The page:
The most common form of dementia, now called major neurocognitive disorders, is Alzheimer’s disease. It accounts for approximately 60-70 percent of all cases of dementia. Other forms, says Ashok J Bharucha of Lackawanna County, PA, include vascular dementia, Parkinson’s disease with dementia, Lewy body dementia, frontotemporal dementia, and mixed types.
About 6.2 million Americans have Alzheimer’s disease, with nearly twice as many individuals providing unpaid care to loved ones annually at a cost of $257 billion. As the population ages—it is estimated that by 2060 the number of Americans aged 65 or older will double to approximately 95 million—the socioeconomic and healthcare policy implications of dementia will become even more evident.
What Is Dementia?
Dementia represents a group of disorders characterized by progressive decline in multiple cognitive domains as a result of breakdown in the neuronal architecture of the brain. Typical manifestations include memory dysfunction, disorientation to time, place, and eventually person, personality changes, impaired insight and judgement, mood changes, loss of language skills, changes in motor function, and diminished ability to engage in socially appropriate behaviors. While Alzheimer’s might be the most common form that dementia takes, says Ashok J Bharucha, it is by no means the only one.
Early detection of dementia is important because it provides an opportunity to educate the affected individual and his/her family, plan for the future course of illness (advance care directives, finances, etc.), and intervene earlier with medications that can temporarily manage the symptoms of dementia.
If the caregiver understands what to expect, he/she is less likely to struggle with management of the cognitive and day-to-day functional problems, and psychiatric symptoms. There are seven early warning signs you should look for if you think a loved one may be in the beginning stages of dementia. Here are the seven “A’s” of dementia (in no particular order):
Anosognosia – Loss Of Insight
Anosognosia is the inability to understand that one has a physical or mental disorder or specific deficit. It is also known as “the double-mind problem” because those who have this symptom don’t realize that they are experiencing symptoms of dementia. This is a common, but typically later arising, symptom of dementia, says Ashok J Bharucha.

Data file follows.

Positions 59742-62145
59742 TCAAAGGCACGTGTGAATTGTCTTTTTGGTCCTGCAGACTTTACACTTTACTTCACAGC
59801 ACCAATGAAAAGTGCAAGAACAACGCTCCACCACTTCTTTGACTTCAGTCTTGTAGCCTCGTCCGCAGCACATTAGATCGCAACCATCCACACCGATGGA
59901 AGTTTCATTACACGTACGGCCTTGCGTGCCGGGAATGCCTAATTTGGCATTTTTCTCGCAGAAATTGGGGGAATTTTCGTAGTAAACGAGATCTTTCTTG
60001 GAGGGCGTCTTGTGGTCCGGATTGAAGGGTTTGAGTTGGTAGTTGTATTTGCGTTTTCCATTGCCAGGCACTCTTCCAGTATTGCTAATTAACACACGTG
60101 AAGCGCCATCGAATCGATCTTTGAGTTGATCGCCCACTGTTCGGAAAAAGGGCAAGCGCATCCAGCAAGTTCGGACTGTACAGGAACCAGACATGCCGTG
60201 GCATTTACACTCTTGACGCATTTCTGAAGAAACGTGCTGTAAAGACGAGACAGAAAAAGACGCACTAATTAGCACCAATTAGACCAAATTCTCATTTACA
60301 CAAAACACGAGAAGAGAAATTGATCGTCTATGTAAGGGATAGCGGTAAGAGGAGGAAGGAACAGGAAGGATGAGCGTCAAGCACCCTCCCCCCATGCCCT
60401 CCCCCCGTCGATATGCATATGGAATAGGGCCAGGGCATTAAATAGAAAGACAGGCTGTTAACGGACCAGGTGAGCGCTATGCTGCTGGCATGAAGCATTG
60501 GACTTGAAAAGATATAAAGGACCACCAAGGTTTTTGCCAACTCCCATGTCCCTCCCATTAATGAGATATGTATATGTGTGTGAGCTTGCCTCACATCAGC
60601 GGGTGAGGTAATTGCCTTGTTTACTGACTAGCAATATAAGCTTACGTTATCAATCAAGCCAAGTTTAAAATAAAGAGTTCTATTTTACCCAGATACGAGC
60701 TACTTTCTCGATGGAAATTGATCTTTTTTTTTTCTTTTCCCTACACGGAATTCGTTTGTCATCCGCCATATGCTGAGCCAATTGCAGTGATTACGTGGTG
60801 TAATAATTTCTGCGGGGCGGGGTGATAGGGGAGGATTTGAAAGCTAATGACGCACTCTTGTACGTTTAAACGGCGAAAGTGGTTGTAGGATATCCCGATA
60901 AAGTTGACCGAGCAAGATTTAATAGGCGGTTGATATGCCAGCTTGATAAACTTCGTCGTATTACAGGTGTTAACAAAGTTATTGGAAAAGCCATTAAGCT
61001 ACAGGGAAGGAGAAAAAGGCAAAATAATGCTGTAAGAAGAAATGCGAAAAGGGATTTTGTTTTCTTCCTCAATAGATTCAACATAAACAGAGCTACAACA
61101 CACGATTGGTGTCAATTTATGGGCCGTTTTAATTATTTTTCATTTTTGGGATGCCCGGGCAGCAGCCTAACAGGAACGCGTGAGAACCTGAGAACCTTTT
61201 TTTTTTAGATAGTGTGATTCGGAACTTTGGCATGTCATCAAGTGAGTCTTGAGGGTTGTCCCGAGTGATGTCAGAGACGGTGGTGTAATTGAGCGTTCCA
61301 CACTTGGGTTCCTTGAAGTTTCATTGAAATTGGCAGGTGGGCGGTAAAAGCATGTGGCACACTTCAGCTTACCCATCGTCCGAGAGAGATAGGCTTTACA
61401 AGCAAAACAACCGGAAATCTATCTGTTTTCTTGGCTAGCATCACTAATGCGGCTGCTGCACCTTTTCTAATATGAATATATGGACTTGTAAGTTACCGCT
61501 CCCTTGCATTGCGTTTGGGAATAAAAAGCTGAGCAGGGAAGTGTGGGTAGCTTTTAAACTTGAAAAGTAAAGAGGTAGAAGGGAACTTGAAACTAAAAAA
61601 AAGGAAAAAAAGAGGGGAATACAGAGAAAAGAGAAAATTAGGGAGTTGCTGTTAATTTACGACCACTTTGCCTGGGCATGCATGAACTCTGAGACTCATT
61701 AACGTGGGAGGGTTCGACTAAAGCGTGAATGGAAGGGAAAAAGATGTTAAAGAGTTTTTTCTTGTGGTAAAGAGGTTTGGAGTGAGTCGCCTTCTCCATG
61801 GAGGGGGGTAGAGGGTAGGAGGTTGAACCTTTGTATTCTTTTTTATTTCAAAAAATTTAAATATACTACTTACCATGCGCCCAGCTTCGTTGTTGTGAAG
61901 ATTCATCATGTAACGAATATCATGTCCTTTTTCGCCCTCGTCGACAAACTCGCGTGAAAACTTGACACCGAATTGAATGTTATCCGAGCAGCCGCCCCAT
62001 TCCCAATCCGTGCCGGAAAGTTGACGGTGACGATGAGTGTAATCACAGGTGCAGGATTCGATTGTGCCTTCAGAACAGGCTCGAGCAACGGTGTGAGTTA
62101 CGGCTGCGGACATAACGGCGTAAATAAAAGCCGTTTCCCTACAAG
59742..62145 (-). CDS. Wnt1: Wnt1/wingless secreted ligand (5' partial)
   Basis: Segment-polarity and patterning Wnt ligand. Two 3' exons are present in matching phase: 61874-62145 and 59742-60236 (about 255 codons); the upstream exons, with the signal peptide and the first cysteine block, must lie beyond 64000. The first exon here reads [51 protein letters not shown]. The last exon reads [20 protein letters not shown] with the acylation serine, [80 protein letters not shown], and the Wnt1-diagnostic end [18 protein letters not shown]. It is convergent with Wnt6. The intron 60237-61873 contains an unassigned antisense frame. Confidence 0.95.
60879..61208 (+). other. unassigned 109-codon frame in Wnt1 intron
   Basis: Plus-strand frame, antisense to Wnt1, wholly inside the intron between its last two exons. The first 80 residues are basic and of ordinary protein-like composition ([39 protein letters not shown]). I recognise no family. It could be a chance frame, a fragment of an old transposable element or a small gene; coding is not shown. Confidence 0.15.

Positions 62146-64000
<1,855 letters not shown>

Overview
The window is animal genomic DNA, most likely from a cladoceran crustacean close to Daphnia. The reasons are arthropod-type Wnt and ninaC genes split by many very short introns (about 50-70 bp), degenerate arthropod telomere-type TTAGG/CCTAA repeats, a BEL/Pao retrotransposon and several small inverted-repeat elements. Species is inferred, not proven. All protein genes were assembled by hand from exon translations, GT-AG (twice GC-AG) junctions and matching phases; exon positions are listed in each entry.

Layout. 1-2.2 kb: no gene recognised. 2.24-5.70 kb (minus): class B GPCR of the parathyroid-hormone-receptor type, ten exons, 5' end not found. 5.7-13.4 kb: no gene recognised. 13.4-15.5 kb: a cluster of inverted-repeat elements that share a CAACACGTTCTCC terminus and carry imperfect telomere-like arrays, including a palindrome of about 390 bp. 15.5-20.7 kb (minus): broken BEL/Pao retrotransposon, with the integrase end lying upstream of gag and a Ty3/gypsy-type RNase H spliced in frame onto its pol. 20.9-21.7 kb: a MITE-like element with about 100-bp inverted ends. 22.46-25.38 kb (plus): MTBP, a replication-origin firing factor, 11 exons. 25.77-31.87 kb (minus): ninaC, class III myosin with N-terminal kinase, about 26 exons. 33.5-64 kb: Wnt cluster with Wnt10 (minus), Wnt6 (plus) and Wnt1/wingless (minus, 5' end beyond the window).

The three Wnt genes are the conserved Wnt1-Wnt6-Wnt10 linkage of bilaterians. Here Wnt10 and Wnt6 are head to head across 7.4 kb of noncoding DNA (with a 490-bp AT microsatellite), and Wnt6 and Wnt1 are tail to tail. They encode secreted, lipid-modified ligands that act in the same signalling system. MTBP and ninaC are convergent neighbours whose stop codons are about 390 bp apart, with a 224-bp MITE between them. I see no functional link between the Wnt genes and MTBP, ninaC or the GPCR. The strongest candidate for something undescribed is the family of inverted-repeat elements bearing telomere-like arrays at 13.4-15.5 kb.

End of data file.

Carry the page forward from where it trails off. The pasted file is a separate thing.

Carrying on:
A classic example of anosognosia would be an individual with a stroke who does not recognize or acknowledge that he/she is paralyzed on one side of the body. Anosognosia clearly complicates the caregiver’s ability to render care since the individual with dementia does not believe he/she has any problem.
Amnesia – Loss Of Memory
Amnesia is a loss of memory, a hallmark symptom of Alzheimer’s disease. Individuals lose memory abilities at varying rates, but typically, recent memories are most affected, and those that have been consolidated over a lifetime of experience are the last to go. Semantic memory (knowledge of facts) and functional abilities (ability to dress, use bathroom, walk, etc.) – heavily dependent on intact memory functions – are invariably lost over the course of dementia, however, individuals may often surprise one with unexpected moments of lucid recollections even into the advanced stages of the illness.
Aphasia – Loss Of Language
Aphasia is the loss of the ability to speak or comprehend language. Typically, aphasia is caused by damage to the brain is Broca’s and Wernicke’s areas. These areas are found in the left side of the cerebral cortex. They are important for language production and reception, respectively. Language dysfunction affects the ability to name, produce speech, comprehend speech, read, write, and repeat words/sentences. Certain types of dementia preferentially affect language skills more than other cognitive processes.